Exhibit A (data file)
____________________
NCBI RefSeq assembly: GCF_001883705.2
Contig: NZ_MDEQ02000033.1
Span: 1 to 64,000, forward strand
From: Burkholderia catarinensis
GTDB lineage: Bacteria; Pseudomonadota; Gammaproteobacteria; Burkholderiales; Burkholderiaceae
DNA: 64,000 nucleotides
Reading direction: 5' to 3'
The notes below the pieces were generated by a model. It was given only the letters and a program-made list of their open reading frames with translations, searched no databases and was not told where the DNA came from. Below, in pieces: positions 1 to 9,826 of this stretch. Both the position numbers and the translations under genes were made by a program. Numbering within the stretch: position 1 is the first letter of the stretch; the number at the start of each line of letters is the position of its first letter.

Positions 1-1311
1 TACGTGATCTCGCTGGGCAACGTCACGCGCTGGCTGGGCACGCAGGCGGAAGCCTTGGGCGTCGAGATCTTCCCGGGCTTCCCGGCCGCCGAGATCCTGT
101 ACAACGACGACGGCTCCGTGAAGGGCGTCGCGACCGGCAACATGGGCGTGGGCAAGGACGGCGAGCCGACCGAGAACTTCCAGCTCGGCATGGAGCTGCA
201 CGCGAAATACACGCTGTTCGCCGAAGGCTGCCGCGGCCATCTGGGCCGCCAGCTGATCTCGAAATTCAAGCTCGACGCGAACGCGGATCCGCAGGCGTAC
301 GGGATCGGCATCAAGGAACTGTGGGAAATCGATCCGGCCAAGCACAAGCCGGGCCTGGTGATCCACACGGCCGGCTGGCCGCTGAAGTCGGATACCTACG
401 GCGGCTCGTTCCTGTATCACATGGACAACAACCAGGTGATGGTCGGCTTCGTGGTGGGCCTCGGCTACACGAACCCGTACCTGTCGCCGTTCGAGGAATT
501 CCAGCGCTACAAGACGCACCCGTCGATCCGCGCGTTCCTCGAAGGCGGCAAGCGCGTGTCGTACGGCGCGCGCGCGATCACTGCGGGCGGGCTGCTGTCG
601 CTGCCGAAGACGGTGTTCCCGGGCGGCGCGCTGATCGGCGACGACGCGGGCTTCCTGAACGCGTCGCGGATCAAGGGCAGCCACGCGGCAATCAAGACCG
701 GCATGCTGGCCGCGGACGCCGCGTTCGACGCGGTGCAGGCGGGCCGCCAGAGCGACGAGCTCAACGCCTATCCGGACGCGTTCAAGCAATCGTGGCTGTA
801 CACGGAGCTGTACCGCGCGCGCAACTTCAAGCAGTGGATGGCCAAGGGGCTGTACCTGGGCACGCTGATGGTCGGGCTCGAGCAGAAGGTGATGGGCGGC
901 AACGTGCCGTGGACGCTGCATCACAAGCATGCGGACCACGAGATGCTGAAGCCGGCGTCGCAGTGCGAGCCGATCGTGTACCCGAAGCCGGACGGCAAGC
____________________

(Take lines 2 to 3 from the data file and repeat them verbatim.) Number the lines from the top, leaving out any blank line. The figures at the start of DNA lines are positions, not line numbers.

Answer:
Contig: NZ_MDEQ02000033.1
Span: 1 to 64,000, forward strand